Russia Counts: The 2002 Russian Census
In a recent seminar at the Kennan Institute, Cynthia Buckley, Associate Professor of Sociology at the University of Texas discussed the recent Russian census and the implications of its early findings. She explained that Russian leaders had hoped that the historic census would help resolve concerns about population change and provide insight into state capacity. Buckley, who participated as a member of an international delegation sent to observe the census, noted several technical problems and political difficulties associated with the census. She contended that the problems and difficulties encountered by the census gatherers would influence the data generated through the census process and urged care in the interpretation of forthcoming census results.
Originally scheduled for 1999, the Russian census was delayed several times due to financial concerns, most notably the 1998 ruble collapse. Emotionally charged debates concerning questions of religious identification (not asked on the census), ethnicity, and linguistic identification marked census discussions and preparations over the past three years, leading some scholars to questions if the census would actually appear. Finally, however, Russian officials managed to push forward and issued the census from October 16-23, 2002.
Prior to the census, most researchers and officials were concerned over expected low response rates, possible problems with double counting, a lack of consistency across enumerators and regions, self-censoring on ethnicity and language, and an inability to accurately enumerate the illegal migrant population. During the actual survey many of these problems were present, and Buckley noted that she also observed various technical problems such as double counting, poorly trained enumerators, variation on question formation, and supply difficulties (with some regions region running out of questionnaires). Buckley noted that all of these problems could have a significant effect on the overall census findings, particularly at the regional level.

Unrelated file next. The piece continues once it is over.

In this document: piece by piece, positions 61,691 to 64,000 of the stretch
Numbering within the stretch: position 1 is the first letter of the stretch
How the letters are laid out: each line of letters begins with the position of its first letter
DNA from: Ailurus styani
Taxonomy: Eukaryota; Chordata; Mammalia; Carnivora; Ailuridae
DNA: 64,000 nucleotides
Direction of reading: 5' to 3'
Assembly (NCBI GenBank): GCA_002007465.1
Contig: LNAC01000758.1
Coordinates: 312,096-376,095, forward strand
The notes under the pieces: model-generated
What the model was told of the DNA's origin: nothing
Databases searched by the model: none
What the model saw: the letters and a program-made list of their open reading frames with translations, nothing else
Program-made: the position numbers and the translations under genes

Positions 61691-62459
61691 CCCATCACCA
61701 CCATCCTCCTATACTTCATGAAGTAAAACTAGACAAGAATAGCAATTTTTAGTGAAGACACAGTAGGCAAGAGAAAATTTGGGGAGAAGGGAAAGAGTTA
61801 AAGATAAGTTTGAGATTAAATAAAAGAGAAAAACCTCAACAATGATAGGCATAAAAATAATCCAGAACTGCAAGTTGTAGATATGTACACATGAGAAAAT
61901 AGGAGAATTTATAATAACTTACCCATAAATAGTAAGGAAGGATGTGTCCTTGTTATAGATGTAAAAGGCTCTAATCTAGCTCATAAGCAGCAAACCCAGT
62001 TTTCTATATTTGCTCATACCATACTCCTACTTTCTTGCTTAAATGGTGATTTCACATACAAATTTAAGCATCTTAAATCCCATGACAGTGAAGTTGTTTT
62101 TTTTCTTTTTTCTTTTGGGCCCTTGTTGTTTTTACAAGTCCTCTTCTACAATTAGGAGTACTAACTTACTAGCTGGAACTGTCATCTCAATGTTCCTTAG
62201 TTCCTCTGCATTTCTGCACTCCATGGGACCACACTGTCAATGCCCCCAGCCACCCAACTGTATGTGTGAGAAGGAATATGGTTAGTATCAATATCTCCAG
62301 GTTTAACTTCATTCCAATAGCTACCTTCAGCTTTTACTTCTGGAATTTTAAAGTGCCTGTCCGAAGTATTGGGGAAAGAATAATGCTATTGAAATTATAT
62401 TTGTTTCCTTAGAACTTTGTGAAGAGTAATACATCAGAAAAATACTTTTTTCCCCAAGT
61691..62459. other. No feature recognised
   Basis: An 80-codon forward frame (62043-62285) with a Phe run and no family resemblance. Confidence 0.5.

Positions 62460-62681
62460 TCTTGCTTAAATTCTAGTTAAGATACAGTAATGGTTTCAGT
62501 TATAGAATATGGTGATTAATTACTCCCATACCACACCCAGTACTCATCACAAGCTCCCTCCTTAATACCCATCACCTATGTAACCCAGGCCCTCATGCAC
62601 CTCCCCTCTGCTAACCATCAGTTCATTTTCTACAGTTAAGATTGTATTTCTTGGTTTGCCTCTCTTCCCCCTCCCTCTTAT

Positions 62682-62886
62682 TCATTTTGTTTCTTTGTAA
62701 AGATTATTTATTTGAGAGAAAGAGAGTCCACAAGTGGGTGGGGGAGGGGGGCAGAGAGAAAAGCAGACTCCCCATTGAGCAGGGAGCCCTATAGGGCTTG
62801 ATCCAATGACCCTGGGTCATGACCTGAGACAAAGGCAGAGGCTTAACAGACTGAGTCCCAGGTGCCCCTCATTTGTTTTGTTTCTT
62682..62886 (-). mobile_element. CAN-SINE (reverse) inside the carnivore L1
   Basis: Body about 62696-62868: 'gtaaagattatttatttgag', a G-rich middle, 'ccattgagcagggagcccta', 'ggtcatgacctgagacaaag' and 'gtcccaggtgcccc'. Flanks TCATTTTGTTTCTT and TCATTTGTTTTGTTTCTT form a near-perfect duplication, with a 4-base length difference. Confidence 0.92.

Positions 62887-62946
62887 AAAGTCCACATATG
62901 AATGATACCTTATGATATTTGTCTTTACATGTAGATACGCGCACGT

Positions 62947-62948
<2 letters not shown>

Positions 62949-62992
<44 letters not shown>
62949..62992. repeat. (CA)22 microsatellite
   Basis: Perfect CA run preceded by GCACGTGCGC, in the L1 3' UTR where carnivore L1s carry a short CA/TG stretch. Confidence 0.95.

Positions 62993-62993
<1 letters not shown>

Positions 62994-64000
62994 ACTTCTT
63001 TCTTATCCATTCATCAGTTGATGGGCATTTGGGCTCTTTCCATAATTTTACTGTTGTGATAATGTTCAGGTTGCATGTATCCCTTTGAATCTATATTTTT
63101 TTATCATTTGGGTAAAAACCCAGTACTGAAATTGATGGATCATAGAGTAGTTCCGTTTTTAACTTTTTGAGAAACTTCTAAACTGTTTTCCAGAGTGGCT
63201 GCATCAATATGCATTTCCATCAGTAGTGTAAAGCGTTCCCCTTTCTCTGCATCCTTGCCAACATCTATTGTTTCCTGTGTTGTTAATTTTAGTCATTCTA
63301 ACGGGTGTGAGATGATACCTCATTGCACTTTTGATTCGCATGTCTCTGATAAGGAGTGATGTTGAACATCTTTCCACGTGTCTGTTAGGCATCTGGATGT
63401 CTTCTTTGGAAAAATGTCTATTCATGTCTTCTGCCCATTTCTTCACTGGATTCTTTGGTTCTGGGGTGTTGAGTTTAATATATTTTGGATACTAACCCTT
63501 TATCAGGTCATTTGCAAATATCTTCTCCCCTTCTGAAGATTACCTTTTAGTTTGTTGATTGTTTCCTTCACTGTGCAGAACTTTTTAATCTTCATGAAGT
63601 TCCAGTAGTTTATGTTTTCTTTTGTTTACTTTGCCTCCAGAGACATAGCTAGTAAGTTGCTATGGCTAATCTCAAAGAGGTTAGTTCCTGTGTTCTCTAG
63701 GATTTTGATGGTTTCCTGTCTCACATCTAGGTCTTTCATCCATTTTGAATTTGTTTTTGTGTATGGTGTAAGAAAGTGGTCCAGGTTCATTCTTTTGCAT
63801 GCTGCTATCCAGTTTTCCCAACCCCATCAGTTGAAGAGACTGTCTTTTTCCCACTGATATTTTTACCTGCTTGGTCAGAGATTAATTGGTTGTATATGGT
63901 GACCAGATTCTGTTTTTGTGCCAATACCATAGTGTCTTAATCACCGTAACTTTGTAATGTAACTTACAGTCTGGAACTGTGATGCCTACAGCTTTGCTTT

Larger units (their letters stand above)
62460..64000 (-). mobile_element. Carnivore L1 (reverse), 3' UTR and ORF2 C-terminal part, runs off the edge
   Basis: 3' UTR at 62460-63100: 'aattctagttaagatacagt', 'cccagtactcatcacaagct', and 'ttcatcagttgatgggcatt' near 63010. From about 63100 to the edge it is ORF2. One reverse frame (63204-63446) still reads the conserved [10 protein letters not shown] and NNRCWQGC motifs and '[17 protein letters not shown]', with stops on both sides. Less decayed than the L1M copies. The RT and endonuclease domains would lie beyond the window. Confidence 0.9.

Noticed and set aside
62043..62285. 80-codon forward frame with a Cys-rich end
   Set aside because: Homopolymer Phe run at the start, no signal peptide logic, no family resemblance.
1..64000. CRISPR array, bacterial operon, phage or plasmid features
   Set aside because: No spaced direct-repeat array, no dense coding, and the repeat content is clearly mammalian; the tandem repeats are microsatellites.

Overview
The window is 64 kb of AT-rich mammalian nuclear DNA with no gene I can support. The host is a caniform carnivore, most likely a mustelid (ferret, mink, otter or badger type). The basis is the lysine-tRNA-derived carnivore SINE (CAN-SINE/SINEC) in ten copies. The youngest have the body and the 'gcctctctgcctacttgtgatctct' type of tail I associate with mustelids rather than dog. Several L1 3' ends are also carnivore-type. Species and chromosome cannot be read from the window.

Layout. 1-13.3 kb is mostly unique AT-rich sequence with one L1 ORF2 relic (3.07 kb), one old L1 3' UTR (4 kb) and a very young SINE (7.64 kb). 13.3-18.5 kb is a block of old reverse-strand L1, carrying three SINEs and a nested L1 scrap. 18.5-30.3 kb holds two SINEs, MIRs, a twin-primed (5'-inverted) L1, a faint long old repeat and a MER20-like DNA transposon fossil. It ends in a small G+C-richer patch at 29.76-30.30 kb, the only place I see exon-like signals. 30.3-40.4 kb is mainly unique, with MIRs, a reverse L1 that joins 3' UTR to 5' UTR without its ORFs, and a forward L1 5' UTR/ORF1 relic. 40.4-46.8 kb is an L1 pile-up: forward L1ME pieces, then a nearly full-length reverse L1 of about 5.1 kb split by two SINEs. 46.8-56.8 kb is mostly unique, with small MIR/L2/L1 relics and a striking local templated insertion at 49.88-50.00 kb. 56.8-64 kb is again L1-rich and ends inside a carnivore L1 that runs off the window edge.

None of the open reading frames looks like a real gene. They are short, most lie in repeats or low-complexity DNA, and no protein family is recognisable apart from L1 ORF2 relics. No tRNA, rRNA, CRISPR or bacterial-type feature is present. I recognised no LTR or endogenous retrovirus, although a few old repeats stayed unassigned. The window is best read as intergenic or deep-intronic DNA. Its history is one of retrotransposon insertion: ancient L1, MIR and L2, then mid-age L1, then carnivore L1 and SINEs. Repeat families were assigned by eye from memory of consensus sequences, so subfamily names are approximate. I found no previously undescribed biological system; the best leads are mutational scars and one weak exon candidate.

Buckley pointed out that census enumerators also encountered political difficulties that will have implications on the findings. She explained how census organizers were unsure of how to address the migrant and refugee question, choosing in some cases to just ignore it, which will likely cause an undercount in Russia's larger cities and southern regions. According to Buckley, regional pressures on ethnic or linguistic identification, especially in the south, motivated many respondents of various backgrounds to list Russian as their ethnicity and language. She predicted that this would likely portray in an inaccurate increase in the number of ethnic Russians, even with the appearance of new categories such as Cossack, emerging. Regional variations also include possible gender effects, as women were usually more likely to be registered, causing an undercount in the number of working age men in high migration regions.
Buckley concluded by stating that the early results indicate that ethnic and self-identification appear very flexible. Early findings also show that due to the significant differences in the wording of questions on language use, family structure, and marriage will make comparative analysis with the findings of the 1989 Soviet census difficult.